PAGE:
If you’ve recently purchased undeveloped land or are considering doing so, you may be wondering how you will get water to your property. Rural property owners have a few different alternatives to consider. Here’s a rundown of your possibilities.
Municipal Water Systems
The availability of municipal water systems varies based on your location. If you live near the city limits of a city, start by contacting the city’s water department to find out if you can hook to their systems.
Next, contact the county to determine if there is a county-operated water district available to you. If there is neither a nearby city or county system, then you will have to proceed with one of the other alternatives discussed here.
A Water Well
You can also dig a well on your land. In fact, wells are probably the most common solution for water in rural areas. Once you have dug your well, a submersible pump is one way you can draw up the water that you need from the well. One of the advantages of having your own well is that you are in control of the water quality. There are many filtration systems, holding tanks, pumping systems and other equipment that you can use to bring fresh, high-quality water on to your property.
In order to locate the best spot for your well, you can dig test holes at least four feet apart that are five to seven feet in depth near dried up streams, ponds, or river beds. Even if there is no water running above ground, it’s likely that there is fresh groundwater not too far below the surface. You can hire a professional water locator if you don’t want to do all that digging. A professional will use seismic equipment designed to locate water underground. Many of the services that drill wells will also offer water location services.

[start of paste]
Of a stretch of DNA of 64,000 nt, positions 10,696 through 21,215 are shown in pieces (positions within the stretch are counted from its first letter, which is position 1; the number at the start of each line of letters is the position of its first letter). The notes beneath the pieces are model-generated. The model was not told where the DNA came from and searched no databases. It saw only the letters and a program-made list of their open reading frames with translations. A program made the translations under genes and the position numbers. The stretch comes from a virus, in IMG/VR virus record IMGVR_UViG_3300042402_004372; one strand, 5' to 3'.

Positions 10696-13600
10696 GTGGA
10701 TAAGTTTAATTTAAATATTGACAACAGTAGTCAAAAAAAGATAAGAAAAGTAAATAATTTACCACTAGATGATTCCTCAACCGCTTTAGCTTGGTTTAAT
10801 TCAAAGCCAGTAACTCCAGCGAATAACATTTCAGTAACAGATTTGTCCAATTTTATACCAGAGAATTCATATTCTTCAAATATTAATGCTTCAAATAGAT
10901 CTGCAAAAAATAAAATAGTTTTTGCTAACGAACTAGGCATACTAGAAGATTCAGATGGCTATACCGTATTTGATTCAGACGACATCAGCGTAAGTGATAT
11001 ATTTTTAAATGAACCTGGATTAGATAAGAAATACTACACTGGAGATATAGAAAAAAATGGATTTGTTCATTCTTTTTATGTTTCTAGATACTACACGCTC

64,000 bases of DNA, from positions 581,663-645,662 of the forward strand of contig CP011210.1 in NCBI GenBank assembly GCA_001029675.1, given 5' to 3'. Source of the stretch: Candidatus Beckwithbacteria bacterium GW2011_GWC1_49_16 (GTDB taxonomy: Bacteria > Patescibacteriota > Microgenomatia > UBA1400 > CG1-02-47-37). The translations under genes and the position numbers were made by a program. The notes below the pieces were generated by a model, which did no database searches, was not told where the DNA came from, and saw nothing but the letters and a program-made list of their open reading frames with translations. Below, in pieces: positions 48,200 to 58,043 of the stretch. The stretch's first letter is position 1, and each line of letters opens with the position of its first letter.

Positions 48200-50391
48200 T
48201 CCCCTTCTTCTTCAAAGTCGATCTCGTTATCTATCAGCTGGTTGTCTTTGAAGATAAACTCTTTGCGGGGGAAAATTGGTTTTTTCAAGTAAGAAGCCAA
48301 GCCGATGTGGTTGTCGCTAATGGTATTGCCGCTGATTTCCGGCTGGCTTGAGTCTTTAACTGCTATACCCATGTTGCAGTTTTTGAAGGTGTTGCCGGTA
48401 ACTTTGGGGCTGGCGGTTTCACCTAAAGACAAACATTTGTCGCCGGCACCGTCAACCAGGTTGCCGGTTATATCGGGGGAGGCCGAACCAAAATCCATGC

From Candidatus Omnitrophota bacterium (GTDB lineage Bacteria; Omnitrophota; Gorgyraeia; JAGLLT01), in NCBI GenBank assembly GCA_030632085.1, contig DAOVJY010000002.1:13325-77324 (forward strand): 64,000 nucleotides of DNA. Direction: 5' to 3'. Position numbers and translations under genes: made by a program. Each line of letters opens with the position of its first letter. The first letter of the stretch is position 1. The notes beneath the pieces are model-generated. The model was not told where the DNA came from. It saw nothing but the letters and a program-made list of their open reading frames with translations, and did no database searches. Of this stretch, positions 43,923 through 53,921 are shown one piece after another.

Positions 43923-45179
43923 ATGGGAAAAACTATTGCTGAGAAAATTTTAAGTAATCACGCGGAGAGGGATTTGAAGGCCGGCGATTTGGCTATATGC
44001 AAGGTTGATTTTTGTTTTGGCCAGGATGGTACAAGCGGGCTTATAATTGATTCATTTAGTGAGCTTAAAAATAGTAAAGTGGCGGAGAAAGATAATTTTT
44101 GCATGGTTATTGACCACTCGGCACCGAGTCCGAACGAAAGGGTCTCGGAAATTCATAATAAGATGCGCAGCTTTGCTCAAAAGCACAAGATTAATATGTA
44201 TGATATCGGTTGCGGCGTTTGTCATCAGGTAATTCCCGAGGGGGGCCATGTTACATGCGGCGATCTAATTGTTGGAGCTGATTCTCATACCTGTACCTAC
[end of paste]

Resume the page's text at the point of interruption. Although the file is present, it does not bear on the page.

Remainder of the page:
Though bringing water to your rural property can be challenging, that doesn’t mean it isn’t possible or that you don’t have multiple options. There are a few ways to obtain water for rural properties. In addition to municipal water systems or wells, you can obtain water through rainwater collection systems, cisterns, streams, rivers, ponds, and springs. If you are struggling to figure out which method is best for your area, it may be in your best interest to consult an expert.
Your alternatives will be limited by the features of your property and its proximity to local municipalities. Whether you choose city water, a well, or another method of collection and storage, improving your property by adding water is an investment worth making.
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